How many second graders can say they’ve walked a picket line? Dorian Warren did when he accompanied his mother, a public school teacher, on a strike—and he hasn’t stopped fighting the good fight since.
Warren is president of Community Change, an organization founded in 1968 as a living memorial to Bobby Kennedy shortly after the New York senator was assassinated during his presidential campaign. Its mission is right there in the name: Change. Its method: Community Organizing. The Washington, D.C.-based group works with more than 200 grassroots organizations across the nation to empower low-income communities, especially those of color, and bolster policies that improve their lives.
The wins have been major. It propelled the Affordable Care Act into law (and continues to defend it, as well as Medicare, from Republican attacks). It launched a housing trust fund project, which today supports 800 funds across the country, directing $2.5 billion to affordable housing. It supported campaigns for expanded child care that delivered $100 million to programs in California, Michigan, and Ohio in 2019 with the ultimate goal of universal childcare. As coordinator of the Fair Immigration Reform Movement, the nation’s largest network of immigrant rights organizations with 47 groups in 35 states, it protected the Deferred Action for Childhood Arrivals policy and introduced a legislative roadmap for comprehensive, humane immigration reform with support from House progressives.
Warren never pictured himself running an organization. He still calls himself “a Black kid from the South Side of Chicago raised by two women” (his mother and his grandmother, a janitor), but he seemed fated to fight for justice. His mother and grandmother traced his lineage back seven generations to their ancestors who would’ve been among the first people who experienced freedom during Reconstruction. As a teenager, he spent his Saturday mornings at Reverend Jesse Jackson’s Rainbow PUSH Coalition forum, which he likens to political church. He attended the University of Illinois, where he was a student organizer who fought to change the school’s racist Native American mascot, assisted Jesse Jackson Jr. in his very first Congressional election in 1995, then went to Yale for a master’s and PhD in political science.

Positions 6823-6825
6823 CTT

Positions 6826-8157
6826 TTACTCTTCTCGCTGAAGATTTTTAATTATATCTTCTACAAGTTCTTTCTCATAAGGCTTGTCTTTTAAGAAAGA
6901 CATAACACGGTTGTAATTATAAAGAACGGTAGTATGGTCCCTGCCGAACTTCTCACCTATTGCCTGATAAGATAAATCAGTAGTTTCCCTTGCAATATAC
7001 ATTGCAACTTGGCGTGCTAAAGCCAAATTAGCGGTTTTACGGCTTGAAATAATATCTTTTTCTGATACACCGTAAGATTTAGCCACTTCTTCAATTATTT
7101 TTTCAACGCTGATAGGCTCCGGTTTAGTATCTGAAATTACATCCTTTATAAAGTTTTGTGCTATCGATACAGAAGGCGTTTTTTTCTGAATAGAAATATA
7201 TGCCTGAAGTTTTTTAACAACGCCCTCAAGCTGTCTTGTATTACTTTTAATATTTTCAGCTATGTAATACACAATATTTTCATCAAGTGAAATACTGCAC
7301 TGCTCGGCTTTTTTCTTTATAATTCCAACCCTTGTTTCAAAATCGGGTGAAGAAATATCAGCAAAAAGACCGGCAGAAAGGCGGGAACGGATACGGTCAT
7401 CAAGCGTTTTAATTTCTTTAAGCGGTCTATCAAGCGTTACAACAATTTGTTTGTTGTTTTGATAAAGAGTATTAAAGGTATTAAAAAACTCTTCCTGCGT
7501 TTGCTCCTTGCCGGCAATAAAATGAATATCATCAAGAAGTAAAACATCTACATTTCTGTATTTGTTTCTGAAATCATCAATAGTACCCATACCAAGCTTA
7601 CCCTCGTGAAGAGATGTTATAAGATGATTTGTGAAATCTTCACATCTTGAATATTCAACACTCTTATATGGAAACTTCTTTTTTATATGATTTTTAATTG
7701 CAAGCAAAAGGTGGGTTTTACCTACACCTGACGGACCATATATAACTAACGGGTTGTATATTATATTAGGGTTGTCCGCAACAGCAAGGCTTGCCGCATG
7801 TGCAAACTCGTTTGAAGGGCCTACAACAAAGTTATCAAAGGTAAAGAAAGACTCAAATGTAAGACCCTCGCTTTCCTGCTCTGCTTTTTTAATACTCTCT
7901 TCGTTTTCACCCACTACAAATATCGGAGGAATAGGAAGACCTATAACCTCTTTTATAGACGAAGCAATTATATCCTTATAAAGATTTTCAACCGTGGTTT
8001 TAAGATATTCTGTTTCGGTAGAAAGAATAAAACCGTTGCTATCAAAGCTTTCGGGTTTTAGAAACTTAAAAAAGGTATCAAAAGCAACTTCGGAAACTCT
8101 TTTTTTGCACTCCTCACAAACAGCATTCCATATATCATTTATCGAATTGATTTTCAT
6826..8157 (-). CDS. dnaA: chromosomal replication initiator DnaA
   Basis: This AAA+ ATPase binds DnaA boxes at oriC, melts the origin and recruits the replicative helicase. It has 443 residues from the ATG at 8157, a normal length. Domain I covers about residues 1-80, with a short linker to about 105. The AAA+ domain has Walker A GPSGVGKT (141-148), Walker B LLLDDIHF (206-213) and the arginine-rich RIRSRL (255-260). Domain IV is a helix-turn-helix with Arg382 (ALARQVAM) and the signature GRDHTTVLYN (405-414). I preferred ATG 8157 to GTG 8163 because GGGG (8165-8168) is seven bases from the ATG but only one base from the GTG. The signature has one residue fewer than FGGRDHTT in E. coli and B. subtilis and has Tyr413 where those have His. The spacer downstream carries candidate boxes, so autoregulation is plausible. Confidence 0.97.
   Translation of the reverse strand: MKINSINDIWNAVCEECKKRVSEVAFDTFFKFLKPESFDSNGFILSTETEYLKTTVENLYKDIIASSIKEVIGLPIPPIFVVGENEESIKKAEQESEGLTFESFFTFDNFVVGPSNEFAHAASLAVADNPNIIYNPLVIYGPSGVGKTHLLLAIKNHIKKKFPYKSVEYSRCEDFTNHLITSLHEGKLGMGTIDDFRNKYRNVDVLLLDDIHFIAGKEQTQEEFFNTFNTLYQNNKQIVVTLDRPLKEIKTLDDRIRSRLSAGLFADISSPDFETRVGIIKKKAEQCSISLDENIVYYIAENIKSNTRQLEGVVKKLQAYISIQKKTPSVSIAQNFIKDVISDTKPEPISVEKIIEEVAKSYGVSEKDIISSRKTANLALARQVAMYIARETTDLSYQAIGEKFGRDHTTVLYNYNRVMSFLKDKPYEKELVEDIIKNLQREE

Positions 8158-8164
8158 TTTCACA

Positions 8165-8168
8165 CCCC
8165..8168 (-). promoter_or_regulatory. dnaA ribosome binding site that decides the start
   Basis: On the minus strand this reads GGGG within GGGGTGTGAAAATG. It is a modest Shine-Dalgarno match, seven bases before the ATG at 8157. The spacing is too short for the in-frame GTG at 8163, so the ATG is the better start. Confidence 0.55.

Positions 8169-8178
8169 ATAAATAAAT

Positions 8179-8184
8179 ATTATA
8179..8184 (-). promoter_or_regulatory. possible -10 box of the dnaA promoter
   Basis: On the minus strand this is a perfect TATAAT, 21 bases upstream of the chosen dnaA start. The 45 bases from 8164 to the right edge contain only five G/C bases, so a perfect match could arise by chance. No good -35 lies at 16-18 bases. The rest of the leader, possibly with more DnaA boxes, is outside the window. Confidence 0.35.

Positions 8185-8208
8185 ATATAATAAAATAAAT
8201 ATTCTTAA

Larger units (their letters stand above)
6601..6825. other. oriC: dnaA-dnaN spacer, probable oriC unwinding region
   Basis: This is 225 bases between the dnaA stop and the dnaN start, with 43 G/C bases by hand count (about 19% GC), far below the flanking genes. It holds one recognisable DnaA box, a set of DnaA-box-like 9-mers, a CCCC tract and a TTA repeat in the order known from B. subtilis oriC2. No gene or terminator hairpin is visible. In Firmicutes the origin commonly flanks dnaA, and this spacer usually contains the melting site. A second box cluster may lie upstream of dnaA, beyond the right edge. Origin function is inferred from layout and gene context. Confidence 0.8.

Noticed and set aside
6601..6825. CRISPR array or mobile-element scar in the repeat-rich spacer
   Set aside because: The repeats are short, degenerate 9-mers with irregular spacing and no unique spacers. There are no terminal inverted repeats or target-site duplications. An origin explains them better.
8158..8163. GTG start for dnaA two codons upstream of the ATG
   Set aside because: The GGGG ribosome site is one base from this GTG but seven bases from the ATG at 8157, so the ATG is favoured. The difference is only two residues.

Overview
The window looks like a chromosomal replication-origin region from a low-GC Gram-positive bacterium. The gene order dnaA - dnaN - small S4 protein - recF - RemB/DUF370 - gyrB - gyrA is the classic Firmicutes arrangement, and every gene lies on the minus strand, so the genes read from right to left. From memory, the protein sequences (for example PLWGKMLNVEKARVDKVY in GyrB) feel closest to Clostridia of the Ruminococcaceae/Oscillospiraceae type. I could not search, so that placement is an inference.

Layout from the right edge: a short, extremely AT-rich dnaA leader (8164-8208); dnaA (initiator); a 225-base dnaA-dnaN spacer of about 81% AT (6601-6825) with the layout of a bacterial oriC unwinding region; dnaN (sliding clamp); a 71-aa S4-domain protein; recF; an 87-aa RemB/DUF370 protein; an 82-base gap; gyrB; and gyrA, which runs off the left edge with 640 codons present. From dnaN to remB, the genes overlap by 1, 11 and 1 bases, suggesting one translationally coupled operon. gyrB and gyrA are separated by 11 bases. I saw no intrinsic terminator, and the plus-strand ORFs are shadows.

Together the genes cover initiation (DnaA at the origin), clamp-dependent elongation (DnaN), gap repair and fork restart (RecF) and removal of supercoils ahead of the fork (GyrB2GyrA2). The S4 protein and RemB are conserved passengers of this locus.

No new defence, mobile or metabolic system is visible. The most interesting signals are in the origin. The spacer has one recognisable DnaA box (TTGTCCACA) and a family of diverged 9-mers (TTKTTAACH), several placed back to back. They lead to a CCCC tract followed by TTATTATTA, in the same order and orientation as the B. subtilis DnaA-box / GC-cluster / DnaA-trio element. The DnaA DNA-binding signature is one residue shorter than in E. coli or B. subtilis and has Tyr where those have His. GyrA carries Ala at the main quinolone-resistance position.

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When Warren returned to Chicago, he became a union organizer for 7,000 hotel workers and saw solidarity and collective power in action as housekeepers, mostly women of color, led negotiations with their employers. He taught at the University of Chicago and Columbia University and embarked on a media career when a friend from grad school, Melissa Harris Perry, and Chris Hayes, asked him to speak on MSNBC, where Warren eventually became a contributor, host and executive producer of “Nerding Out.” (When he’s not “nerding out,” he considers Coming to America underrated, and his favorite feel-good movie is The Lion King—is it any wonder he loves a good David and Goliath story?)
But, in 2016, after years of writing and talking about issues, Warren returned to rolling up his sleeves and went to work on the heart of the matters as president of Community Change’s sister organization, Community Change Action. In a matter of two years, he took the helm of Community Change, where he had chaired and been a member of the board. That was the start of its 15-year Path to Power, a bold vision to transform the lives of low-income Americans by 2033 by expanding Black, brown, and immigrant power; creating an election-deciding voting bloc; reinvigorating community organizing; and advancing economic, social, and immigrant justice agendas at state and national levels. Go big or go home, right? For Warren, there is no going home. Union organizing taught him to play the long game—the door knocking, conversation holding, circle expanding, and bridge building that never ceases—which helps when it comes to what Community Change calls “the forever unfinished project of democracy.”
In a 1966 address delivered at the University of Capetown, Kennedy said, “It is from numberless diverse acts of courage and belief that human history is shaped each time a man stands up for an ideal or acts to improve the lot of others or strikes out against injustice.” The seven-year-old Warren who stood alongside his mom for fairness and equity is still fighting.
Illustration by Agata Nowicka